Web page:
In his 2010 book, Where the Hell is God?, Jesuit priest Fr. Richard Leonard offers believers, agnostics, and atheists alike an alternative way of looking at God and understanding God’s presence. With one of his more humorous illustrations, Fr. Leonard serves up an “apocryphal story” to underscore that “it all depends on how we read the signs.”
There was a “time, many centuries ago, when the pope decided that all the Jews had to leave Rome. Rightly, there was uproar from the Jewish community. So the pope made a deal. He would have a religious debate with a member of the Jewish community. If the Jews won, they could stay. If the pope won, the Jews had to leave. The Jews realized that they had no choice. The problem was that no one wanted to debate the pope. The only volunteer was a poor, simple old man named Moishe who opened the door to the synagogue each Friday night. Not being used to words, Moishe asked for only one addition to the debate – that neither side would be allowed to talk. The pope agreed.”
“The day of the great debate came. Moishe and the pope sat opposite each other. The pope raised his hand and showed three fingers. Moishe looked back at him and raised one finger. The pope waved his hand in a circle around his head. Moishe pointed to the ground where he sat. The pope pulled out a wafer and a glass of wine. Moishe pulled out an apple.”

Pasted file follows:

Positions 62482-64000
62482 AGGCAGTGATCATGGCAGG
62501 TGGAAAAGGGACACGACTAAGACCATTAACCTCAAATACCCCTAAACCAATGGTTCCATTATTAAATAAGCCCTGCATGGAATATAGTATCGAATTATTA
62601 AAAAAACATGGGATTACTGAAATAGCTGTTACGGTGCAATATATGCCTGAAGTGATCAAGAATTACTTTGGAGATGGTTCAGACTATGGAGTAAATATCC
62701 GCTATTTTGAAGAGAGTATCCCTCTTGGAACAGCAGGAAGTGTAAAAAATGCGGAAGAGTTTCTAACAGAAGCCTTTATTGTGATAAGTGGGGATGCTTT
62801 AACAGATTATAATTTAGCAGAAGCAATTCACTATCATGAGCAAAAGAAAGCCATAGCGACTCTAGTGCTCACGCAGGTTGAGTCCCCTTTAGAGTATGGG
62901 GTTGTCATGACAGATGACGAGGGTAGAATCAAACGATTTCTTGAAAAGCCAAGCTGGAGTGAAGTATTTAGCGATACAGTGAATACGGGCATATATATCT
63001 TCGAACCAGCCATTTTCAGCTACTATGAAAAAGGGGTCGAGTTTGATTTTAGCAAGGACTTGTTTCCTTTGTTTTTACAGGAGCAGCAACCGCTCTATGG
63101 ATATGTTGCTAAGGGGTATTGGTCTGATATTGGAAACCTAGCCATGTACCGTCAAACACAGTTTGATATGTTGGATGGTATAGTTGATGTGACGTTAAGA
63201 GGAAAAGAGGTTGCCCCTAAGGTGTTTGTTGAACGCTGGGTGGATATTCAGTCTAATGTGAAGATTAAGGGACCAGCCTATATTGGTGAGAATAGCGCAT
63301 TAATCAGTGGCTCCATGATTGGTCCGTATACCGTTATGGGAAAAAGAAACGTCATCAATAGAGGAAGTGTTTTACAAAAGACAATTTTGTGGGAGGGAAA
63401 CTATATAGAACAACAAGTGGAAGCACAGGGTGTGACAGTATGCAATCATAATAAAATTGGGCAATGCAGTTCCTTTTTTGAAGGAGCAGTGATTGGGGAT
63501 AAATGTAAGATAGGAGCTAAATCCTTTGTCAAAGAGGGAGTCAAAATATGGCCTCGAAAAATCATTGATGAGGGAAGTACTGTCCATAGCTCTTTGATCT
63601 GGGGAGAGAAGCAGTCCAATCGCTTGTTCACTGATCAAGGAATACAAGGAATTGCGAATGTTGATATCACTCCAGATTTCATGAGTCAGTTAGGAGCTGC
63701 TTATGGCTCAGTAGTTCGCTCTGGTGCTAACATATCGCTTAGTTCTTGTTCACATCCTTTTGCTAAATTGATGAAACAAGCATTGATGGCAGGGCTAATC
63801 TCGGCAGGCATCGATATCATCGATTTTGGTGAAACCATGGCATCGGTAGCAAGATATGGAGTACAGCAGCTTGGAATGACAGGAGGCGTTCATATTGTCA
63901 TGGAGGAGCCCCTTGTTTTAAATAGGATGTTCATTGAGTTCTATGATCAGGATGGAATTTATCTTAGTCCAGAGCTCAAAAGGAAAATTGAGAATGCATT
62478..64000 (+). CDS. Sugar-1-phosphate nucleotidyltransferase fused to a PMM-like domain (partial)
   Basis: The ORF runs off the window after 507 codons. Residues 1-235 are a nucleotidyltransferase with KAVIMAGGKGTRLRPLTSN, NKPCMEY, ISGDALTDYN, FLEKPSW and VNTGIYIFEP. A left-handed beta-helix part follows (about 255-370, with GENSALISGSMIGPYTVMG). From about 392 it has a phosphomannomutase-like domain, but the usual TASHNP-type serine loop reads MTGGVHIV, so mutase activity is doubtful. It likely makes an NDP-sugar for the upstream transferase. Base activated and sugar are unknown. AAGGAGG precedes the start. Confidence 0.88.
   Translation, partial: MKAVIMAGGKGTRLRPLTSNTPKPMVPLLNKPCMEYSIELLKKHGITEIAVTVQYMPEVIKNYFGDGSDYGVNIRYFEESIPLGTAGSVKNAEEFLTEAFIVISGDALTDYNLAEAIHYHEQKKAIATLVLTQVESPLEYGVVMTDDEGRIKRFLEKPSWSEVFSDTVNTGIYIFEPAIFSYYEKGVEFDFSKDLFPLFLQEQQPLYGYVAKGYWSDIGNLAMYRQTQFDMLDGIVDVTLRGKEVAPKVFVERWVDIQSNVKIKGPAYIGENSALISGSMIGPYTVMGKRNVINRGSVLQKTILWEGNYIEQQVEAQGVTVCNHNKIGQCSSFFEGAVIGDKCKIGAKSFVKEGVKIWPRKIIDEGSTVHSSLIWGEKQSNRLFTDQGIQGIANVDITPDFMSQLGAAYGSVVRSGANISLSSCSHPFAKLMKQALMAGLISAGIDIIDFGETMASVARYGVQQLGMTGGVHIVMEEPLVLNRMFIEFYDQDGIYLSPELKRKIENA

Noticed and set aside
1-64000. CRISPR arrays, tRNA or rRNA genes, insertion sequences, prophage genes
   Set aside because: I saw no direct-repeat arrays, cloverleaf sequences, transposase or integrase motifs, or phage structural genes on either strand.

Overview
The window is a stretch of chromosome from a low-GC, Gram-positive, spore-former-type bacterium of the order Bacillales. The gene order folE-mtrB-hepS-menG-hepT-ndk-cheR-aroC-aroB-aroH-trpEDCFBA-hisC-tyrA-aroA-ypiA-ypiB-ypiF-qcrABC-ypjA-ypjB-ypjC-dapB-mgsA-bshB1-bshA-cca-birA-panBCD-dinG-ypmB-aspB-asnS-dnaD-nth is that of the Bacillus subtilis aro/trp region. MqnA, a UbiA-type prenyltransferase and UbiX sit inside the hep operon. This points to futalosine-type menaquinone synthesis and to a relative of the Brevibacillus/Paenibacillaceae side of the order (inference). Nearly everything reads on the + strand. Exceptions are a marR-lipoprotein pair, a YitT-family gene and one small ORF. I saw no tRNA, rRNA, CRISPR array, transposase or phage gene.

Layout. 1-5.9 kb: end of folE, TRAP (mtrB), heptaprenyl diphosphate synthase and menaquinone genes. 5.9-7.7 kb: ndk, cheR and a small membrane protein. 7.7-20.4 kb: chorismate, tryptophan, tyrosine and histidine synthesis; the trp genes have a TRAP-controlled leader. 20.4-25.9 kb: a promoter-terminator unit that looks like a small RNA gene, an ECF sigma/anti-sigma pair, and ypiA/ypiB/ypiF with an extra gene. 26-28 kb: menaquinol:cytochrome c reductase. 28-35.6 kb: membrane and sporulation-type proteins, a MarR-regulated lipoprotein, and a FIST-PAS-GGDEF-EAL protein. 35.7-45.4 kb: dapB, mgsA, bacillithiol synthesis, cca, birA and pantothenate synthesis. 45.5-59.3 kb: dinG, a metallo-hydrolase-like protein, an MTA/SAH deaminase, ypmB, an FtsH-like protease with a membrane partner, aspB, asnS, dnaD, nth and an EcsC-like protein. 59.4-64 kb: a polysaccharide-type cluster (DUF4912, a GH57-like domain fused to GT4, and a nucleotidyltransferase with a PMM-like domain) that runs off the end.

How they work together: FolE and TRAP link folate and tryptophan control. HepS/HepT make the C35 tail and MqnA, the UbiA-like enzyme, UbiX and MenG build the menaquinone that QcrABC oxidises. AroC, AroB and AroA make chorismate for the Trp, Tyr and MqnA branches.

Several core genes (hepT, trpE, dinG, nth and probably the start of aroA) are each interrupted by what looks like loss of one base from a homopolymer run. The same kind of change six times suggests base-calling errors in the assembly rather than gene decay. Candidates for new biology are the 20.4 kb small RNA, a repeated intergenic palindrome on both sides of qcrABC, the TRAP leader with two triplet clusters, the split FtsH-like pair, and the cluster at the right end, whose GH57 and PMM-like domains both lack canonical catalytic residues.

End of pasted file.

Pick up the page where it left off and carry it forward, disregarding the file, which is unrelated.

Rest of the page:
“The pope stood up and said, ‘I give up. This man is too good. The Jews can stay.’”
“Later, the pope explained what happened: ‘I held up three fingers to represent the Trinity. He responded by holding up one finger to remind me that we believe in the same one God. Then I waved my hand around my head to show that God was all around us. He responded by pointing to the ground, showing that God was present right here. I pulled out the bread and wine to show that God has given us the Eucharist. He pulled out an apple to remind me of original sin. He had an answer for everything. What could I do?’”
“Meanwhile, Moishe explained to the Jewish scholars how he won the unwinnable debate. ‘Well,’ said Moishe, ‘First he said that the Jews had three days to get out of Rome. I told him that not one of us was leaving. Then he told me that this whole city would be cleared of Jews. I let him know that we were staying right here.’ ‘And then what clinched the debate?’ asked the rabbi. ‘I don’t know,’ said Moishe. ‘This was the strangest thing of all: he took out his lunch, and I took out mine!’”
In 1988, Fr. Leonard’s sister, a nurse at an Australian health center for Aboriginal people, was rendered a quadriplegic in a motor vehicle accident while filling in for another nurse in a local outback town. Fr. Leonard wrote his book as a response to his sister’s profoundly life-changing accident. It became a personal testament to the forever present problem of evil: reconciling a perfectly good, omniscient, and almighty creator god with the existence of evil and suffering. Fr. Leonard summarizes with one simple yet profound thought: “Thus have we made the world…thus have I made it.”
Best wishes to all as we continue to make our worlds in 2012 and beyond. Cheers!